[edit] Sponsorship to cvsl10n Group

The discussion related to sponsoring new members to the cvsl10n group continued this week. DimitrisGlezos suggested[9] elevating the status of all language coordinators to "sponsor".

[9] https://www.redhat.com/archives/fedora-trans-list/2008-November/msg00142.html

[edit] Artwork

In this section, we cover the Fedora Artwork Project.


Contributing Writer: Nicu Buculei

[edit] Echo Perspective

Martin Sourada, the maintainer of the Echo icon theme, announced[1] on @fedora-art a variant of this theme, called Echo Perspective "I think because we are starting new icon set from the start we can afford more radical changes than before to Echo. Most of them are visible in the icon I've created. But we need more, namely redesign of the directory and trash icons. It would be great if as many people as possible submitted their ideas for these, either here on a wiki I've created for this purpose [2]"

[1] https://www.redhat.com/archives/fedora-art-list/2008-November/msg00053.html

[2] https://fedoraproject.org/wiki/Artwork/EchoIconTheme/Perspective

Some days later, Martin continued the experiment[3] by trying a new representation of the folder icon, one of the most seen icons on the desktop "I've just finished first take of the folder design for Echo Perspective. I do not hide that the design has been inspired by Mac OS X Leopard folder as well as current Echo folder. I've more or less retained the original colour, but adjusted it to better fit with our colour palette."

[3] https://www.redhat.com/archives/fedora-art-list/2008-November/msg00089.html

[edit] CD Faces

Paul Frields relayed[1] to @fedora-art a request from @fedora-marketing for CD faces (labels and sleeves) and Máirín Duffy stepped up[2] and published on the wiki[3] a set of labels and the final version of the sleeves created earlier by team member Jarod Wen.

[1] https://www.redhat.com/archives/fedora-art-list/2008-November/msg00073.html

[2] https://www.redhat.com/archives/fedora-art-list/2008-November/msg00084.html

[3] http://fedoraproject.org/wiki/Artwork/MediaArt/F10

Since Máirín's design is optimised for "professionally-done screen printed version of the discs" two other designers, Jayme Ayres[4] and Susmit Shannigrahi[5], proposed alternative, much richer versions of the labels (suitable for large scale printing.)

[4] https://www.redhat.com/archives/fedora-art-list/2008-November/msg00078.html

[5] https://www.redhat.com/archives/fedora-art-list/2008-November/msg00087.html

[edit] Fonts Survey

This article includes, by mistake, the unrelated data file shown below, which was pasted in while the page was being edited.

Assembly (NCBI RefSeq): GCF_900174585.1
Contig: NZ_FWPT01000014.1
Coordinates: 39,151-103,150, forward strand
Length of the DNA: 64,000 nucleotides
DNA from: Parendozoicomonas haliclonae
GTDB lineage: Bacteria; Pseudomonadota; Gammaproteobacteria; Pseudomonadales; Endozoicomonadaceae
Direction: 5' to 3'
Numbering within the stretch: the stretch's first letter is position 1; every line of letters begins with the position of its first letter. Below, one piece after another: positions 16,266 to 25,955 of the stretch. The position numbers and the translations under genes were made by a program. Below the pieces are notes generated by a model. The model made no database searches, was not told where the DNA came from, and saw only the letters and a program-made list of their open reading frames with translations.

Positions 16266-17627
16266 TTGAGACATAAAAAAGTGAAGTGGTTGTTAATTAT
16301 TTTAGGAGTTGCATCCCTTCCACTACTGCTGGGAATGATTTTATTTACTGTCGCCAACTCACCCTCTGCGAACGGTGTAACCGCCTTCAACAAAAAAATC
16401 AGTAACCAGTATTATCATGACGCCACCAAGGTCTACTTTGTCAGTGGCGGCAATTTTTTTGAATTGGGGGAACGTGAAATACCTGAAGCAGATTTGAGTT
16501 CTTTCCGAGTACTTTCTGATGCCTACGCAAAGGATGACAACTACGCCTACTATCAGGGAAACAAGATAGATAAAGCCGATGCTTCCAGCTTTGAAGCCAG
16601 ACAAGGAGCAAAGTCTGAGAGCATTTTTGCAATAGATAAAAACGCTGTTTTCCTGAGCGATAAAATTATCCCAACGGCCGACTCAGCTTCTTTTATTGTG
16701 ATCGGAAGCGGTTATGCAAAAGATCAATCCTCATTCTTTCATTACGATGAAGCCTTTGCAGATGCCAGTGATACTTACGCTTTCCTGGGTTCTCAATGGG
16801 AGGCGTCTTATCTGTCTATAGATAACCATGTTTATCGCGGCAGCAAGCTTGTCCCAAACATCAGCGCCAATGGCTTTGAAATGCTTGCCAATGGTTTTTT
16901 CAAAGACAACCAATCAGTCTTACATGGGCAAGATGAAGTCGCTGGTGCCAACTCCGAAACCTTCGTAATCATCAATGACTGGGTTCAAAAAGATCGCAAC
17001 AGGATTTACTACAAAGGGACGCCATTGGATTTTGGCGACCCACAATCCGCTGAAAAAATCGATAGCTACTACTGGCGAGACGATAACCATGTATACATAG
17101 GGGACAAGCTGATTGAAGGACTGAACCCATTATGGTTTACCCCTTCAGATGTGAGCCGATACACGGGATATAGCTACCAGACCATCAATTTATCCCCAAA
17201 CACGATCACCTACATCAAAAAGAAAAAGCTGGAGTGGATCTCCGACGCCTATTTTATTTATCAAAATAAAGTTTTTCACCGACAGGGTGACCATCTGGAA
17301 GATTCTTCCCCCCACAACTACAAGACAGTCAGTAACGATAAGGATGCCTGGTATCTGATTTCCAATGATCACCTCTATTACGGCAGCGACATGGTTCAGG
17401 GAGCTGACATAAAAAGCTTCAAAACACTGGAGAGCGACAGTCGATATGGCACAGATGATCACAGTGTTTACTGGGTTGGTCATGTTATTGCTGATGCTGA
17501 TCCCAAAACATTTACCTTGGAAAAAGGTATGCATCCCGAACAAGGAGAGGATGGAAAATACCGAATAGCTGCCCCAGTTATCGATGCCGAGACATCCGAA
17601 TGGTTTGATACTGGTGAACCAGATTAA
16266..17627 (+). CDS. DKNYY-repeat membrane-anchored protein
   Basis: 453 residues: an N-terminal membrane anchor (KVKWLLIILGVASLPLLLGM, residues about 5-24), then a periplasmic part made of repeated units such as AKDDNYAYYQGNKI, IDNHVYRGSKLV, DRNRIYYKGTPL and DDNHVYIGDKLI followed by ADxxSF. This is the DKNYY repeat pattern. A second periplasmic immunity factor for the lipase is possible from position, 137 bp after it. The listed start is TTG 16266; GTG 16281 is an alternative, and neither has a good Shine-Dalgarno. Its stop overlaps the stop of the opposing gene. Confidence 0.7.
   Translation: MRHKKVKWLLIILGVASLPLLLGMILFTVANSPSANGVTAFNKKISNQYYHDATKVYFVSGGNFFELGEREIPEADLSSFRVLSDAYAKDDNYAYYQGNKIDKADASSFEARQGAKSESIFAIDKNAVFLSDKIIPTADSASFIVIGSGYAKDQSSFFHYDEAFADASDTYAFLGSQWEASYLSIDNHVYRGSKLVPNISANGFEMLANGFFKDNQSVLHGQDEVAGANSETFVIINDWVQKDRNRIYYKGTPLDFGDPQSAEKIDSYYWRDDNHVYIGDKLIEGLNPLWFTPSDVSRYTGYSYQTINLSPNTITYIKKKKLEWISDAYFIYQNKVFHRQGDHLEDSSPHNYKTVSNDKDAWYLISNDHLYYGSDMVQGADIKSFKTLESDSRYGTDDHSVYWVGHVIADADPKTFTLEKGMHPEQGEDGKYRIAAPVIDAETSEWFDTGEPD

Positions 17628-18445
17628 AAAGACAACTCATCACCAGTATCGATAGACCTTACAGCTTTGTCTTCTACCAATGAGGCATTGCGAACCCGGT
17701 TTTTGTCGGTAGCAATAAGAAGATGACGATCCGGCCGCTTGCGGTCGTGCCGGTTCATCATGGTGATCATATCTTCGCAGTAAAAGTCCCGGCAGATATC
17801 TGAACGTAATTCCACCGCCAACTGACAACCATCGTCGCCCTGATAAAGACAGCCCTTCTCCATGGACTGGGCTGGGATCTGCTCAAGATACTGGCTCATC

Nicolas Mailhot wrote[1] to @fedora-fonts about a survey[2] "[...] asking our users to participate in the online font surveys out there on Fedora 10 release". He felt this was important as "this way we may limit the number of web sites that only work with Arial or Times New Roman, and make more web designers aware of the fonts actually available on free systems."

[1] https://www.redhat.com/archives/fedora-fonts-list/2008-November/msg00039.html

[2] http://fedoraproject.org/wiki/Linux_fonts_on_the_web_—_CSS_and_font_surveys

[edit] Security Advisories

In this section, we cover Security Advisories from fedora-package-announce.


Contributing Writer: David Nalley

[edit] Fedora 9 Security Advisories

[edit] Fedora 8 Security Advisories

[edit] Virtualization

In this section, we cover discussion on the @et-mgmnt-tools-list, @fedora-xen- list, @libvirt-list and @ovirt-devel-list of Fedora virtualization technologies.

Contributing Writer: Dale Bewley

[edit] Fedora 10 Virtualization

This section contains a description of the virtualization features in the brand new Fedora 10 release.

[edit] New Features

Fedora 10 includes a number of virtualization enhancements over previous releases including new software packages and major new features.

  • Unified Kernel Image
The kernel-xen package has been obsoleted by the integration of paravirtualization operations in the upstream kernel.
  • Virtualization Storage Management
Advances in libvirt now provide the ability to list, create, and delete storage volumes on remote hosts.
  • Remote Installation of Virtual Machines
Improvements in Virtualization Storage Management have enabled the creation of guests on remote host systems.

For complete details, see the release notes[1] and then jump into the quick start guide[2].

[1] http://fedoraproject.org/wiki/Docs/Beats#Virtualization

[2] http://fedoraproject.org/wiki/Virtualization_Quick_Start

[edit] Updates to Virtualization Software

Virtualization with Fedora is achieved through the hard work of many projects including kvm, libvirt, virt-manager, xen, and others.

Below is a listing of some of the virtualization software found in Fedora, illustrating the updates since the release of Fedora 9.

Virtualization Software Versions
Software F9 Release F10 Release Release Notes or Changes
kvm 65-1 74-5 http://kvm.qumranet.com/kvmwiki/ChangeLog
libvirt 0.4.2-1 0.4.6-3 http://www.libvirt.org/news.html
python-virtinst 0.300.3-5 0.400.0-4 http://virt-manager.et.redhat.com/download.html